Dating and provenancing is generally achieved by applying classical dendroprovenancing, based on ring-width analyses. The spatial precision of provenancing provided by annual variation in ring-width patterns can potentially be further enhanced by including additional information stored in the anatomy of the wood. The field of quantitative wood anatomy has strongly developed in the last years due to the improvement of measurement equipment, which allows measuring wood-anatomical features with high precision and efficiency. Wood-anatomical features hold information on site-specific, mainly climate forced, growing conditions, with the potential of being valuable indicators for provenancing.
During the Age of Discovery and European Expansion (16th to 18th centuries), ocean-going ships became paramount to the development and sustainability of Iberian empires. The construction of ships placed unprecedented demands on Iberian forests, leading to forest management practices and enactment of laws to ensure timber supply for shipbuilding.
Oak and pine were the preferred species for structural timbers of ships, hence they can be found nowadays in shipwrecks from Spanish and Portuguese ships in different parts of the world . However, the identification of those ships by name and nationality is problematic if not impossible, as the establishment of their exact place and time of construction remains a challenge for historians, nautical archaeologists and dendrochronologists.
The interdisciplinary Marie Curie ITN ForSEAdiscovery project combines disciplines from the Humanities (historiography and nautical archaeology) and the Life Sciences (dendrochronology, wood anatomy, and geo/dendro-chemistry) to address the broad question of the timber supply for Iberian Empires in the Age of Discovery (16th to 18th century). A specific question for the Life Sciences group is the development of methods for provenancing oak and pine ship timbers derived from trees grown in the Iberian Peninsula. Establishing the Iberian origin of timbers retrieved from shipwrecks would inform about the extent of the timber provision from specific Iberian forests during the 16th to the 18th century, and the changes in forest structure and management as a consequence of exploitation and further degradation. In this manner, wood recovered from shipwrecks represents a natural archive to reconstruct forest history and ancient management practices.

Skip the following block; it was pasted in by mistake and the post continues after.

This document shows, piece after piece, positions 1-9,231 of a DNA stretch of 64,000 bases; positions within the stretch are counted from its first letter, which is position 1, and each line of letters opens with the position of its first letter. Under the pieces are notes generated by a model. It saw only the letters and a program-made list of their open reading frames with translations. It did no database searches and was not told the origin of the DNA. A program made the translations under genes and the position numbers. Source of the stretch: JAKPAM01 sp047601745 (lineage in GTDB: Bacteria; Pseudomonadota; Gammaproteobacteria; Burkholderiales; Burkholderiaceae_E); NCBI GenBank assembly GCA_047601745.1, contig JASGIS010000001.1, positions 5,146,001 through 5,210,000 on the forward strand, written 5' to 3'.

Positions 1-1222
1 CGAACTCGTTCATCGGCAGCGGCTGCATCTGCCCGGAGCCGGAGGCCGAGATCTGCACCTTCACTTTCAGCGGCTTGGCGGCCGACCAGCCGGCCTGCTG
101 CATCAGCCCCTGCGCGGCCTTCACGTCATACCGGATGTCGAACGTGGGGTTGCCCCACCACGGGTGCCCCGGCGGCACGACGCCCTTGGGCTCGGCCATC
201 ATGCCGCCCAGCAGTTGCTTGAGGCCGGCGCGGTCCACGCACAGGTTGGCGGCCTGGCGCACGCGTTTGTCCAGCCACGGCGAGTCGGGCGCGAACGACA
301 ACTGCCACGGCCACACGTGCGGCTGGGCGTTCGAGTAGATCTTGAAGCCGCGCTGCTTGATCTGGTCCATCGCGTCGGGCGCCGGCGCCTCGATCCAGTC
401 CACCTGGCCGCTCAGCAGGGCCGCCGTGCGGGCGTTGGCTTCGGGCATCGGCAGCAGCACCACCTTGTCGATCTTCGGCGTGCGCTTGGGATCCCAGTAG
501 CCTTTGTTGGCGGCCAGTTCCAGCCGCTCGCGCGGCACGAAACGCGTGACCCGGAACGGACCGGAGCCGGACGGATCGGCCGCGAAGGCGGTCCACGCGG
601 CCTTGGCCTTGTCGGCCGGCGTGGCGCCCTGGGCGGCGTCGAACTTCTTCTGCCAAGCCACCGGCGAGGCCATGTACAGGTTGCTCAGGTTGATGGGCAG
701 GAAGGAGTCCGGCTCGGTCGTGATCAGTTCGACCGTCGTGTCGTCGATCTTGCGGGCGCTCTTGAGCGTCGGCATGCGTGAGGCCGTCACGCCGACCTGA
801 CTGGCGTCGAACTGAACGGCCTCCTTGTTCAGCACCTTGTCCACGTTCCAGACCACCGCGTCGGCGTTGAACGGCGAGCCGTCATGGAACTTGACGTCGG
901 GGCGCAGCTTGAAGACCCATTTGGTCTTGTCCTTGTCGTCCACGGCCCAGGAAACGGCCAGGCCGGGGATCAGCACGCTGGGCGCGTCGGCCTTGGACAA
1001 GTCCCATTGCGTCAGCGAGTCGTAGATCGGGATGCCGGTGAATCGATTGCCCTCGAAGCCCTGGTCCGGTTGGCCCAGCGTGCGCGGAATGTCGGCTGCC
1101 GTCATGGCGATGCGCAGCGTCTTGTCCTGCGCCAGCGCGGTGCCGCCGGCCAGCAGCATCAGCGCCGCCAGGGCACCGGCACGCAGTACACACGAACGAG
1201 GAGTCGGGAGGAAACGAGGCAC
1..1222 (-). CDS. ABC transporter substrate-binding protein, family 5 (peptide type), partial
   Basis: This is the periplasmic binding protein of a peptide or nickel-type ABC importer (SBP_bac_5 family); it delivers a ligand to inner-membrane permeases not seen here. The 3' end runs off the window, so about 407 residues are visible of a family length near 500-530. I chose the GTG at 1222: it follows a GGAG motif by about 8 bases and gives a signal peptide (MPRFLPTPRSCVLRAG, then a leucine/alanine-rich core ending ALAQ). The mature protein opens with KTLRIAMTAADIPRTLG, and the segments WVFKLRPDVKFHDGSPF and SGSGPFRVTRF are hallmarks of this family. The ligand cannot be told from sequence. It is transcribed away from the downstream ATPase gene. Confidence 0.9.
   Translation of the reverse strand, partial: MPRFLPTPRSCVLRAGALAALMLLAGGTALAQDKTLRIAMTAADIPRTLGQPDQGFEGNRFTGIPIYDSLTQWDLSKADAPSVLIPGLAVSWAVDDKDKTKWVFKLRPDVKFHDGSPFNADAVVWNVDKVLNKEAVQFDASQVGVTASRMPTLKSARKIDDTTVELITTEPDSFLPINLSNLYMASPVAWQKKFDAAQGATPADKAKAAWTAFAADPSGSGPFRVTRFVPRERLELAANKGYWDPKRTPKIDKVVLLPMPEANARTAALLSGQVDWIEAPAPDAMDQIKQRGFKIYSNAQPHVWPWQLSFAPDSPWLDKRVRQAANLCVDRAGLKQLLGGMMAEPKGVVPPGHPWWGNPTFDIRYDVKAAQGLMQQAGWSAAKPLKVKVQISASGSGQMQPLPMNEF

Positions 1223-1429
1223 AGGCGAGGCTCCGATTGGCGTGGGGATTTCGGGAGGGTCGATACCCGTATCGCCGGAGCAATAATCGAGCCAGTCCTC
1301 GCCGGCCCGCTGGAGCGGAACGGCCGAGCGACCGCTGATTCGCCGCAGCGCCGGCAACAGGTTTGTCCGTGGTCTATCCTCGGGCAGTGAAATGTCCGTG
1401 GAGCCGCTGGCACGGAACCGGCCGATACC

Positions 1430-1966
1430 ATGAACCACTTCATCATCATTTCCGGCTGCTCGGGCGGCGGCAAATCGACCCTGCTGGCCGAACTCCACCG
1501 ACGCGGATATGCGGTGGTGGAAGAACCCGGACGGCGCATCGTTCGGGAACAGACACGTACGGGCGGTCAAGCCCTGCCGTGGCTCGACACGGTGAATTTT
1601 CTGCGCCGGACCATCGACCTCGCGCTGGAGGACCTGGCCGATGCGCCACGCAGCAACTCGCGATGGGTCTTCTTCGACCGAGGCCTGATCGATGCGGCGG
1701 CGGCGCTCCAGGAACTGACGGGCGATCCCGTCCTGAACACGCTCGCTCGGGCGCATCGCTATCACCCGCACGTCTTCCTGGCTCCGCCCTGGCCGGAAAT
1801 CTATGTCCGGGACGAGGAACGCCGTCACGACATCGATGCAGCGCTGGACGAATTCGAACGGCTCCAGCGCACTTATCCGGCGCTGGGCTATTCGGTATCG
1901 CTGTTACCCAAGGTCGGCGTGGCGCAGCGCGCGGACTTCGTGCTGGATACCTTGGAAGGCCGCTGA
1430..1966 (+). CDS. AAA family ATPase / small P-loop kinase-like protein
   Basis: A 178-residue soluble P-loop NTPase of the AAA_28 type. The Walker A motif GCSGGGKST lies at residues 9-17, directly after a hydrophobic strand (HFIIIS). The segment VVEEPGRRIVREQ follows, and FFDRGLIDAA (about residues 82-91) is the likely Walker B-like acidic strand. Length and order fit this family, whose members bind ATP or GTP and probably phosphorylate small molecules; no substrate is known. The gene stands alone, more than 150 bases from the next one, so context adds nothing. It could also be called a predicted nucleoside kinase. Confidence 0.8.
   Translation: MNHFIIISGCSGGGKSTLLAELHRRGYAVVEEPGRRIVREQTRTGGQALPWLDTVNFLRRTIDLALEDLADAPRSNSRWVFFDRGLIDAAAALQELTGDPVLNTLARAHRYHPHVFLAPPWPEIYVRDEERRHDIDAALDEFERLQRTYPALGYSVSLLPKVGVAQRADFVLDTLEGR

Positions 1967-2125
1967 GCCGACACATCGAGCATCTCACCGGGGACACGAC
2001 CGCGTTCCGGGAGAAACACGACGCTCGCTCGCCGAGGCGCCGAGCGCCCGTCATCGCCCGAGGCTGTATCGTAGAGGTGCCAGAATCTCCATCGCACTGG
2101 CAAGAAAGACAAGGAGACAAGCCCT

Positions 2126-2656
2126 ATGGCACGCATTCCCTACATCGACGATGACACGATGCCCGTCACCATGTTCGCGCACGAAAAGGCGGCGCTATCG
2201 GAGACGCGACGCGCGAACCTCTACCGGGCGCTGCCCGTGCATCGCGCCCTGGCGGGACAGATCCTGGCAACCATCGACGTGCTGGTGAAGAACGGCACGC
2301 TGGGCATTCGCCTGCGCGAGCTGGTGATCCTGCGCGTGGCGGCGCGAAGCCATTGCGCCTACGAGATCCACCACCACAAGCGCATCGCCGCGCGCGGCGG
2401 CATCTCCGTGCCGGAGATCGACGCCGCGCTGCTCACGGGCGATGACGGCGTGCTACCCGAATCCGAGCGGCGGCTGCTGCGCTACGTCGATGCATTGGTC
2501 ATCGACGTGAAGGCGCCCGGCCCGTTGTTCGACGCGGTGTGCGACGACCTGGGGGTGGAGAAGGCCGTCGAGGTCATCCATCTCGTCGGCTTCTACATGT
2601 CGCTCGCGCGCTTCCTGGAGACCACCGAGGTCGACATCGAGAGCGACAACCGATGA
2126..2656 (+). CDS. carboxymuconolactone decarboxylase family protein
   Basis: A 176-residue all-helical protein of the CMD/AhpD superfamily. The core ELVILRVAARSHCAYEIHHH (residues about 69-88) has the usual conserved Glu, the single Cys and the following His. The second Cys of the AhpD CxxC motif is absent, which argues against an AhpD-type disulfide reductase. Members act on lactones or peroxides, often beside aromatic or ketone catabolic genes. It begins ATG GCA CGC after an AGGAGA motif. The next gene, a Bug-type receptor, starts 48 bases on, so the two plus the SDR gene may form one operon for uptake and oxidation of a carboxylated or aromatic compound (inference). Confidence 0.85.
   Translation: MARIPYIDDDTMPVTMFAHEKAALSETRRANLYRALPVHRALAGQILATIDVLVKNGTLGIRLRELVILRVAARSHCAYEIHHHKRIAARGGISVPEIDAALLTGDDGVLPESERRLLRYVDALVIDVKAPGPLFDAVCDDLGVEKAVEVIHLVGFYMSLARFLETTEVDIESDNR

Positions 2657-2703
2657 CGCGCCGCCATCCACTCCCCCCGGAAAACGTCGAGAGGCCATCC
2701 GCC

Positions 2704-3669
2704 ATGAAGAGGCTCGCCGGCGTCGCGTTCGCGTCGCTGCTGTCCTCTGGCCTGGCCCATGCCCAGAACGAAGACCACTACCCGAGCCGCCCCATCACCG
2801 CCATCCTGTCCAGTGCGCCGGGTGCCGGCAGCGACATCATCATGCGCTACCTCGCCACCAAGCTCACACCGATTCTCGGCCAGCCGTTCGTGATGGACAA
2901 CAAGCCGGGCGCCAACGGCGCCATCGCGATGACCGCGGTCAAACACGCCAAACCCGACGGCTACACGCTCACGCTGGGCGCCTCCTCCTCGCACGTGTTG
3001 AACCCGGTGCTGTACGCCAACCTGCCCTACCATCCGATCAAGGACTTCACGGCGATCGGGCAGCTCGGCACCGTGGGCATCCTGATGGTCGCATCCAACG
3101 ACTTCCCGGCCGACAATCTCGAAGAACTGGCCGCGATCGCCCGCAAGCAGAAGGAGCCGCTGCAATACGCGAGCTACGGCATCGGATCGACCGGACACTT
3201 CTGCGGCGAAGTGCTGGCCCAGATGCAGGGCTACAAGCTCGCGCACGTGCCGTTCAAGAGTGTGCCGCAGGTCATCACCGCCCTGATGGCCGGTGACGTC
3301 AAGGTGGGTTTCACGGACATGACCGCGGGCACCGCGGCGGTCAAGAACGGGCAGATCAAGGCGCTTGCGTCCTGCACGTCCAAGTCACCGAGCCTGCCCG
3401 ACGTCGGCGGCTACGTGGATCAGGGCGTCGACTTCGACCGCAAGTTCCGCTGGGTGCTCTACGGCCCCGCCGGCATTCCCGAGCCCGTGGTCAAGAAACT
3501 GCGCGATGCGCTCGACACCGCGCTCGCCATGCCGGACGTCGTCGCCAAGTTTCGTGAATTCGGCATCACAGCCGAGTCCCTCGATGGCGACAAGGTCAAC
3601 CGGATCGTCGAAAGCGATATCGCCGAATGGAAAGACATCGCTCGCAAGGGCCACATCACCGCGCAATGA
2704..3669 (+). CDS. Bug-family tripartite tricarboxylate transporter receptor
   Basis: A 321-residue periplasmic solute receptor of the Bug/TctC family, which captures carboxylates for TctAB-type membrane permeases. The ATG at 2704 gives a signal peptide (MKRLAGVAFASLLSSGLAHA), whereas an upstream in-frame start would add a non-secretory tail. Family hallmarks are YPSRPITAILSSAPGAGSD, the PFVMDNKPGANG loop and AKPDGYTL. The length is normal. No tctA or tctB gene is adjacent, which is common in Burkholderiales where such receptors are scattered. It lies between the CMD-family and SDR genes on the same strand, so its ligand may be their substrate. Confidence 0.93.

At present, provenancing Iberian ship timber is hampered by the lack of reference datasets for the peninsula (e.g., a wide-coverage tree-ring data network spanning more than 500 years). The development of identification keys based on genetic and wood-anatomical features (i.e. independent from ring-width datasets) to identify oak and pine timber as “Iberian”, would be a major contribution to the much needed reference data network. For this, I study wood-anatomical characteristics determined by i) genetics of the species, ii) local/regional growing conditions (forest ecology and regional climate), and iii) forest structure and ancient forest management practices, which result in specific timber qualities. We anticipate that the methods developed could be employed to provenance timber elsewhere.